Logger and logging supervisor killed by uprooted tree.
NIOSH 2001 Nov; :1-12
An uprooted tree struck and killed a 34-year-old logging supervisor and a 33-year-old logger (the victims). The victims were part of a six-man crew using a crane to move cut timber from a slope to a road. The mobile crane, known as a "yarder," was located on the road above the slope. It was anchored by a single guyline to an uncut tree on the hillside above the road. At the time of the incident, the yarder was attempting to pull a set of logs up the slope. During two previous attempts or "turns," the logs had become hung-up on a stump. The two victims were standing near the yarder when a third "turn" was started. The logs hung-up again. The tree that was anchoring the yarder uprooted and fell toward the yarder. A co-worker working on the slope below the road (the witness) saw the tree fall toward the yarder. He yelled to a co-worker to radio for help and climbed up the slope to the road where other workers met him. Both victims were found under the uprooted tree. CPR was performed but stopped when there was no detectable response. Alaska State Troopers were notified and the bodies recovered. The victims were pronounced dead at the scene. Based on the findings of the investigation, to prevent similar occurrences, employers should: 1. Ensure that all crewmembers are capable of recognizing hazardous conditions and are authorized to stop work so that work procedures can be modified in accordance with safe logging and timber harvesting methods. 2. Ensure that all skylines and guylines are anchored to stumps; 3. Ensure that all personnel involved in rigging of cable yarding systems are trained in selecting and rigging anchor stumps.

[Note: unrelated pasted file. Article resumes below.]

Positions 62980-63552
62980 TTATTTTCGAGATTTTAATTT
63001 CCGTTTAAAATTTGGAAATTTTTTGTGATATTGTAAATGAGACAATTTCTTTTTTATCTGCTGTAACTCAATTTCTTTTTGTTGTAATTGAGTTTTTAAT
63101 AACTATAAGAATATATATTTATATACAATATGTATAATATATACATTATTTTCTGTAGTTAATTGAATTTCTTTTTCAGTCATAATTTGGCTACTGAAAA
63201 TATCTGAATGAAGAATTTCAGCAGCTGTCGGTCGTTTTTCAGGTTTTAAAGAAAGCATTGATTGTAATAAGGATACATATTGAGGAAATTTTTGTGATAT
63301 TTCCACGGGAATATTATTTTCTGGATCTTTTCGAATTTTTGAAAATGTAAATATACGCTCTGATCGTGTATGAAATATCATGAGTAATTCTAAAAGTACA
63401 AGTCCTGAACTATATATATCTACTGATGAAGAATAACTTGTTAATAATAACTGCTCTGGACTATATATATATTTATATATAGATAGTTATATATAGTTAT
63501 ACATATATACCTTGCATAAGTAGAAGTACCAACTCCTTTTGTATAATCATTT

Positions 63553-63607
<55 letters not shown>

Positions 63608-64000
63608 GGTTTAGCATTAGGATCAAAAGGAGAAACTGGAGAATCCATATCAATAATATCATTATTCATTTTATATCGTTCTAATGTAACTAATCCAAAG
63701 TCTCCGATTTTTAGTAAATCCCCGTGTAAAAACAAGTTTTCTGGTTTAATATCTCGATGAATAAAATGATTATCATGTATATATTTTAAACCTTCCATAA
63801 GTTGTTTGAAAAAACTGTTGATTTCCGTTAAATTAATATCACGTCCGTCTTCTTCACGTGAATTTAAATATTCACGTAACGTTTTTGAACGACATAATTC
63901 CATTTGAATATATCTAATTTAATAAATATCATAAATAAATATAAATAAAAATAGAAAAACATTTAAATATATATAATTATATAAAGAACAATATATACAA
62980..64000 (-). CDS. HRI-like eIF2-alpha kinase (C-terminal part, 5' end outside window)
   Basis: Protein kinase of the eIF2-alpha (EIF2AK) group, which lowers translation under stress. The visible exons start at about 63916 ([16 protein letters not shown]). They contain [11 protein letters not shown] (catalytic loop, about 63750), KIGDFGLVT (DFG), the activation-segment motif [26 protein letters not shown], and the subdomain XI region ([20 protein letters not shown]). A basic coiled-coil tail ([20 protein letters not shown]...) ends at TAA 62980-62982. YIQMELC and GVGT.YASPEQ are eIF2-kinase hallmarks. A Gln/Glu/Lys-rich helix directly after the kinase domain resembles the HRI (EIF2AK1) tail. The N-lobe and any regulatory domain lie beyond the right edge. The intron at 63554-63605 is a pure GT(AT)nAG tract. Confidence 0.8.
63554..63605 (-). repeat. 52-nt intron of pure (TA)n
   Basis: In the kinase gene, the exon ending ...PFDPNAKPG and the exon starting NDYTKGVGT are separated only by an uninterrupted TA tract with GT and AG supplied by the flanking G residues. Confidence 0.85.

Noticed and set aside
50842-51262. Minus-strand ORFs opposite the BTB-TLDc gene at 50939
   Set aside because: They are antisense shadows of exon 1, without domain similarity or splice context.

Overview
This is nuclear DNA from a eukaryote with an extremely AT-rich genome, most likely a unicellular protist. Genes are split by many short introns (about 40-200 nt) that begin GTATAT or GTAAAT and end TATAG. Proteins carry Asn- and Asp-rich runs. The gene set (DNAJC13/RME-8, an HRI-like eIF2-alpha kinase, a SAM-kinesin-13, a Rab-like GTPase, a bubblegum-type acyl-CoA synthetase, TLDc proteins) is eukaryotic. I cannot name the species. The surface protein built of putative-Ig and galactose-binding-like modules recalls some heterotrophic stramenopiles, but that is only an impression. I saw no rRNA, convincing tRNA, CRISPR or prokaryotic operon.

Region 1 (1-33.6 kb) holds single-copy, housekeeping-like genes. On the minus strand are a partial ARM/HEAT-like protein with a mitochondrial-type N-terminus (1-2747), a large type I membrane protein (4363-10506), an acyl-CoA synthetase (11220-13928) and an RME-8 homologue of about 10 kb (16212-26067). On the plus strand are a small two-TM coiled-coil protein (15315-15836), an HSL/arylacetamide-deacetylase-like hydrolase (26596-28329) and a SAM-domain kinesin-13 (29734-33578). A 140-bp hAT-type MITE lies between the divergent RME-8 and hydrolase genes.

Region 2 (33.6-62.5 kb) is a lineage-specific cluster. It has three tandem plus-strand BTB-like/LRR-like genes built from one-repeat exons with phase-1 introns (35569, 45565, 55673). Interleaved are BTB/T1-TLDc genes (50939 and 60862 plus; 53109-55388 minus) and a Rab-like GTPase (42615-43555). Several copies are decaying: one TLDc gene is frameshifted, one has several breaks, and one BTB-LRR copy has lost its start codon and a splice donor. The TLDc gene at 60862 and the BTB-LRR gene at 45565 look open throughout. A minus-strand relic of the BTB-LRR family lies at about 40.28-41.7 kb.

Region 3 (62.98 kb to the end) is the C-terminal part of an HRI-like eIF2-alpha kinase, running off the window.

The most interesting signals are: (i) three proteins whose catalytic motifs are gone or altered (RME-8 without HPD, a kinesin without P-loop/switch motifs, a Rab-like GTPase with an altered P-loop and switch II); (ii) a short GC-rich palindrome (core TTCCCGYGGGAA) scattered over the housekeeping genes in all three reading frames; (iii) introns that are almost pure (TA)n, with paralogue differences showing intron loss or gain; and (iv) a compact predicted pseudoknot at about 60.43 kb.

Accident-analysis; Accident-potential; Accident-prevention; Accidents; Injuries; Injury-prevention; Safety-education; Safety-practices; Safety-measures; Traumatic-injuries; Region-10; Work-practices; Work-analysis; Work-environment; Training; Logging-workers; Forestry; Forestry-workers; Lumber-industry; Lumber-industry-workers; Lumberjacks
Field Studies; Fatality Assessment and Control Evaluation
NTIS Accession No.
National Institute for Occupational Safety and Health
Alaska Department of Health and Social Services